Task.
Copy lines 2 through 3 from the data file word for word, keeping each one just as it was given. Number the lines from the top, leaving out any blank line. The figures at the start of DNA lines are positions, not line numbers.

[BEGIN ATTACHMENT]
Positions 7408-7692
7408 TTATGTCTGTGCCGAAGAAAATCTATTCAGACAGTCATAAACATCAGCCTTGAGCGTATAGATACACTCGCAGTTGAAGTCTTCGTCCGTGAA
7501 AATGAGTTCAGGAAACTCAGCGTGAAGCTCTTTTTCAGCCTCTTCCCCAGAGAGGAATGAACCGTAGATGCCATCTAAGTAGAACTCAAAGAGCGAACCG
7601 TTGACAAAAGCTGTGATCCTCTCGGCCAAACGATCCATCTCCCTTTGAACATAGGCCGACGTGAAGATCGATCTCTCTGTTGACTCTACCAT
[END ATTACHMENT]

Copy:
7408 TTATGTCTGTGCCGAAGAAAATCTATTCAGACAGTCATAAACATCAGCCTTGAGCGTATAGATACACTCGCAGTTGAAGTCTTCGTCCGTGAA
7501 AATGAGTTCAGGAAACTCAGCGTGAAGCTCTTTTTCAGCCTCTTCCCCAGAGAGGAATGAACCGTAGATGCCATCTAAGTAGAACTCAAAGAGCGAACCG